As I’ve said, Grohl used to be able to pen one helluva catchy chorus (even on the screamier songs like “Wind Up”), and he’s mostly found his way back to that on the new record. “Rope,” “Arlandria,” and “Back and Forth” are all pretty infectious and yet still radio-friendly in the way that songs like “Everlong” and “Monkeywrench” were. Though Grohl has boasted that no acoustic guitars were even seen around his garage during the recording of Wasting Light, it still has its ballady moments, including “These Days” and “I Should Have Known,” the latter of which will probably be assumed by lots of people to be about Kurt Cobain. I’m not going to assume that it is, because I feel really weird speculating about people’s feelings when they’ve lost a friend to suicide.

Maybe it’s a product of low expectations, but I quite enjoy Wasting Light. It’s the first Foo Fighters album since The Colour and the Shape (was that really 14 years ago? Sweet Zombie Jesus, it was) that I’ve wanted to listen to more than once. Sure, it can sound a little Queens of the Stone Age-y at times (especially on “Bridge Burning”), but that’s not really a bad thing. Grohl’s aesthetic is a little more poppy than Josh Homme’s and your enjoyment of Wasting Light might hinge on how much you think that’s a good thing. Foo Fighters fans who have found themselves either half-heartedly defending or ignoring (as I have) their last few records should be quite happy with it. It would be easy to say that Wasting Light is the Foo Fighters’ Accelerate, but that’s understating things a bit. Wasting Light, though not flawless, is better than Accelerate overall.

Grohl has made much in interviews about the unique sound you can get recording straight to tape, and he’s right. But that sound might be partly responsible for the fact that Wasting Light is a little light in terms of sonic diversity. That’s slightly offset by the violin and accordion parts on “I Should Have Known,” but basically, you can divide the album into Heavy Guitar Rock songs (“Bridge Burning,” “Rope,” and “White Limo”), Guitar Pop Rock songs (“Back and Forth” and “Walk”) and Patented Foo Fighters Power Ballads (“These Days” and “I Should Have Known”) and pick your favorites.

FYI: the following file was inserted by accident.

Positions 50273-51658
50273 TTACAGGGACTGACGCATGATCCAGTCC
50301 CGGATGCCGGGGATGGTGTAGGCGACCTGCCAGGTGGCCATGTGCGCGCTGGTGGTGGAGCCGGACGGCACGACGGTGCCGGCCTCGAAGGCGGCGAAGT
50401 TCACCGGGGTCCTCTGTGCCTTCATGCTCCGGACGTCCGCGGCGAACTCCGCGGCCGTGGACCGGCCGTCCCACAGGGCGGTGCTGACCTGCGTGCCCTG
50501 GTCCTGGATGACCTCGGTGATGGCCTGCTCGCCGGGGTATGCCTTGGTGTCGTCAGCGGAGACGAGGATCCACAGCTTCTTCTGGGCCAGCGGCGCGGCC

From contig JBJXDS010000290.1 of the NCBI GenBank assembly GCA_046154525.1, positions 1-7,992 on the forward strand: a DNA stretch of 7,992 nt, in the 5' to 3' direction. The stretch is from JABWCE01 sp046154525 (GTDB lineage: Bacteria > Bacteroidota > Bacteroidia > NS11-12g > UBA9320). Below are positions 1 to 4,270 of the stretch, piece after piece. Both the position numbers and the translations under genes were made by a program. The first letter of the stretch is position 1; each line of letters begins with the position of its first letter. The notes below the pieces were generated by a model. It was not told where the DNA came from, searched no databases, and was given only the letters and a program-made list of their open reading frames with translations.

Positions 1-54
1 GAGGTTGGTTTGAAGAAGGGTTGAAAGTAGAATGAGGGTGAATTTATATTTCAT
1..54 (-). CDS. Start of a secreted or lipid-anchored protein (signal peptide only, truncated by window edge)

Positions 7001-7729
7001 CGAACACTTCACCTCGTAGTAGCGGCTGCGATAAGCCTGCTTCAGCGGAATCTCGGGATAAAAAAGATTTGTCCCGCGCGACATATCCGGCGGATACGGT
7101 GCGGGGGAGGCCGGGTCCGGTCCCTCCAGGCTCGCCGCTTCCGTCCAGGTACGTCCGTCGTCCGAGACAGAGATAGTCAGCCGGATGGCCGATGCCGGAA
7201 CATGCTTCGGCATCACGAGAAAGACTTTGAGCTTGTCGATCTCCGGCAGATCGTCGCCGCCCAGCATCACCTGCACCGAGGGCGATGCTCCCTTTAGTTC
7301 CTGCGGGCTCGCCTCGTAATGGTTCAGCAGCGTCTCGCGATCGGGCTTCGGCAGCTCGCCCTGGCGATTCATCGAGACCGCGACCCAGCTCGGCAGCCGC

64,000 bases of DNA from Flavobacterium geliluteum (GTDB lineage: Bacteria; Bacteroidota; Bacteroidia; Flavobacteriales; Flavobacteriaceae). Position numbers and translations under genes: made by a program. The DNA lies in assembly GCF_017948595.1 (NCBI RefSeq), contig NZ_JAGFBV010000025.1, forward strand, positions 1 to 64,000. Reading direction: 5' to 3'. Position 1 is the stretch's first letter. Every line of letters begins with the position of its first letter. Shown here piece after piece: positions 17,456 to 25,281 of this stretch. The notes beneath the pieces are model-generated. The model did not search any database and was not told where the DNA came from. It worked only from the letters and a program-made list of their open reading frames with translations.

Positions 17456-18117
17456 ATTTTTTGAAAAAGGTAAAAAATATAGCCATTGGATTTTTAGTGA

I find it kind of interesting that Dave Grohl starts Wasting Light screaming “These are my famous last words” and ends it on “Walk” by screaming “I never wanna die.” In fact, the now firmly middle-aged Grohl ponders death quite a bit on the album, telling “Dear Rosemary” that “youth ain’t gonna change the way you die.” I think it’s probably natural to take stock of things when you hit your forties (ask me again when I get there), because that’s a decade where you’re not young anymore but you’re certainly not old. That the Foo Fighters are still able to rock out in a satisfying way – and sound like they really enjoy doing it – at this point in their careers is, by my reckoning, pretty fucking awesome.

I didn’t really have an album in mind that I specifically hoped the Foo Fighters would make; I just knew I didn’t want to hear something like “Pretender” or “Best of You” ever again. Wasting Light’s worst songs beat those two clunkers by a damn sight and if it’s a little radio-friendly, so what? Nirvana was radio-friendly at one time, too. It doesn’t mean the music is bad. It means that, even with all the stupidity driving commercial rock radio these days, stations that usually bombard you with shit like Nickelback, Creed, and Papa Roach can occasionally slip up and play something listenable.